I've had a long-standing rule to avoid getting involved in any sort of crowdfunded activities. I didn't donate to Shadowrun or Wasteland, but I did buy and enjoy both of them (I'm plugging both of those games right now, just so you know they're good). I haven't...
Average Number Of People: 60 Highest Number Of People: 60,000 Number Of People Killed: 43 Number Of Games Shown: 2 Number Of NEW Games Shown: 0
Initially, this seemed like a tough category. After all, there were a good nine or ten companies whose terrible booth setups led to walkway arteries so congested, they should have been passing out Actifed.
But when it comes to total disregard for public safety, no booth could top Blizzard's. Successfully navigating past their booth required a combination of sharp wits, quick reflexes and some sort of wedge-like object to split the crushing wall of geeks lined up to stare at StarCraft: Ghost and World of Warcraft, both of which were on the floor for the two prior E3s. You got it - no StarCraft 2, no Diablo III, just two games that people either already own or stopped caring much about 24 months ago.
We salute you, Blizzard. We also expect you to pay for the funeral arrangements of one Jimmy Robinson, an 18 year-old Gamestop employee who sadly did not make it through your surging tide. He just wanted to see Activision!
They actually had a guy twirling fire.
Game Boy Micro
The Spin: It's a small GBA with a great screen! Finally!
It's a small GBA with a great screen? Wha?
Okay, so this one wasn't so tough.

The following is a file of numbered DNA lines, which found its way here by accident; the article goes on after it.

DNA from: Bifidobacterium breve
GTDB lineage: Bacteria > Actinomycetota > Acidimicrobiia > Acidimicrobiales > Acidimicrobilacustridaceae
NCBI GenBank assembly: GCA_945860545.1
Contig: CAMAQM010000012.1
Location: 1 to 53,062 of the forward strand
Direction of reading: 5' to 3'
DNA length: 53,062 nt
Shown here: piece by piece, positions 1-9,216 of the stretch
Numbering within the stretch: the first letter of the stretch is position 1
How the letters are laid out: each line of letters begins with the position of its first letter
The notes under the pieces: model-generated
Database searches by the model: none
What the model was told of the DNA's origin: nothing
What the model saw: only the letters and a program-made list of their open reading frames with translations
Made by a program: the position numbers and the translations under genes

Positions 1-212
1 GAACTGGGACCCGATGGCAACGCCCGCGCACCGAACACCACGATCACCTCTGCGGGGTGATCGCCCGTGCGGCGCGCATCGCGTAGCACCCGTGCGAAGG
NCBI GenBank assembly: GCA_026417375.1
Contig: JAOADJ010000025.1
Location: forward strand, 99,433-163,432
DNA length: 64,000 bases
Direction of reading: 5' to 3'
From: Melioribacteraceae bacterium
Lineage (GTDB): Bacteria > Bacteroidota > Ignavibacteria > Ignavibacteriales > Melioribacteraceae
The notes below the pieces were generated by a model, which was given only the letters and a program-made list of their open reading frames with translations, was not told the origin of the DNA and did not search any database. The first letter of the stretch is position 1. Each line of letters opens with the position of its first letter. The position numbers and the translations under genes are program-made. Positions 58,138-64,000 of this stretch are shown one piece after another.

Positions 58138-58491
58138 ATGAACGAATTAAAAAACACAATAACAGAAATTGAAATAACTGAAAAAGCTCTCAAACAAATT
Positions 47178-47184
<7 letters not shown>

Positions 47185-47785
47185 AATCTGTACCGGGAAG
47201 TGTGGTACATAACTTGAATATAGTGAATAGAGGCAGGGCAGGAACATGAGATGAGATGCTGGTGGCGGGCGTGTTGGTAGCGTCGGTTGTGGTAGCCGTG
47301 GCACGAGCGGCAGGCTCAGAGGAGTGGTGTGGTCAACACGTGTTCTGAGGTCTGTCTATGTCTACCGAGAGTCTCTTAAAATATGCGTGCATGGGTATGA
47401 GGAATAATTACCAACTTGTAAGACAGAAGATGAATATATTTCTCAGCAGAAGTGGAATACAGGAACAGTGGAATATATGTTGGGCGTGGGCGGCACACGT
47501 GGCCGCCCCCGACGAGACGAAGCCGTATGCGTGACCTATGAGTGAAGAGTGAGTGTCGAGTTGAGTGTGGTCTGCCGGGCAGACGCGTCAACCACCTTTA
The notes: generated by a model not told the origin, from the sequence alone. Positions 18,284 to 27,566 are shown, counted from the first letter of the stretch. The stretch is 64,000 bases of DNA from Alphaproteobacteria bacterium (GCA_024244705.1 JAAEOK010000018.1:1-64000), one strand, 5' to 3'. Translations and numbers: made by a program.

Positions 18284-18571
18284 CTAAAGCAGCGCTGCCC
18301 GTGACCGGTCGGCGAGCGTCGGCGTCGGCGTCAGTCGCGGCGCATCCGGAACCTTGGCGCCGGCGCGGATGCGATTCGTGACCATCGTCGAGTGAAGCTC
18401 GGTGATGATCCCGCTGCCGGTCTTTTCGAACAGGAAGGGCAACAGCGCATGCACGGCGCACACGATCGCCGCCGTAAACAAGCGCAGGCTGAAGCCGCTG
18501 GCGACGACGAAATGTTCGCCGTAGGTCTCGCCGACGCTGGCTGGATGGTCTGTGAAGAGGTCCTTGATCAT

I suppose, in a sense, our worst fears were not realized. We all heard rumblings of Nintendo developing a new Game Boy system, which made the GR staff burn effigies of Mario in our sacrificial courtyard. How could they even consider releasing a new handheld right after making such a hubbub over the "we're still waiting for those cool games" DS?
The answer? They didn't. Instead, Nintendo unveilied their latest mediocre concept with the Game Boy Micro, which is nothing more than a tiny Game Boy Advance with a brighter screen. Of course, if your hands are larger than those of a Keebler Elf, it might not be so comfy.
Most mystifying of all is Nintendo's bizarre explanation for such a seemingly useless device:
"We're making the gorgeous Game Boy Micro for image-conscious folks who love video games, the ones who want the look of their system to be as cool as the games they play on it," says George Harrison, Nintendo of America's senior vice president of marketing and corporate communications. "Because of its diminutive size and industrial-hip look, Game Boy Micro immediately identifies the person playing it as a trendsetter with discriminating style."
We have a winner.
Location: South Hall, Towards The Back Approximate Cost Of Space: 1 million dollars Number Of Games Shown: Either 1 or 0. Size Of Stage: 20' x 20' Max Number Of People Onstage: 15 Question Of The Week : WHO IS TQ?
We finally figured out who TQ was - an online game developer from China. Maybe. They also might be called NetDragon. We eventually discovered that they did, in fact, have a game at E3 called Conquer Online, which looks like a bad Super Nintendo game.
Anyway, TQ decided that if you're going to show your stuff at E3, that stuff might as well scream at the top of its lungs into a microphone. They hired half of some Wannabe Nickleodeon Team Dance Brigade Squad and three exceptionally phony hip-hop MCs and proceeded to unleash them all on unsuspecting passers-by. It was like dealing with a mean, pushy homeless guy - if you looked 'em in the eye, they wouldn't leave you alone. Awful dance routines and constant hollering about "Getting Up!" and "Feelin' It!" did a fantastic job of hiding the total lack of actual booth content.
Ben even got into a shouting match with one of the fake MCs, who kept yelling "C'mon! C'mon! C'mon! C'mon! Yeah!" prompting our bitter editor to holler back "Why!? Why!? WHY?! WHY?! OKAY!"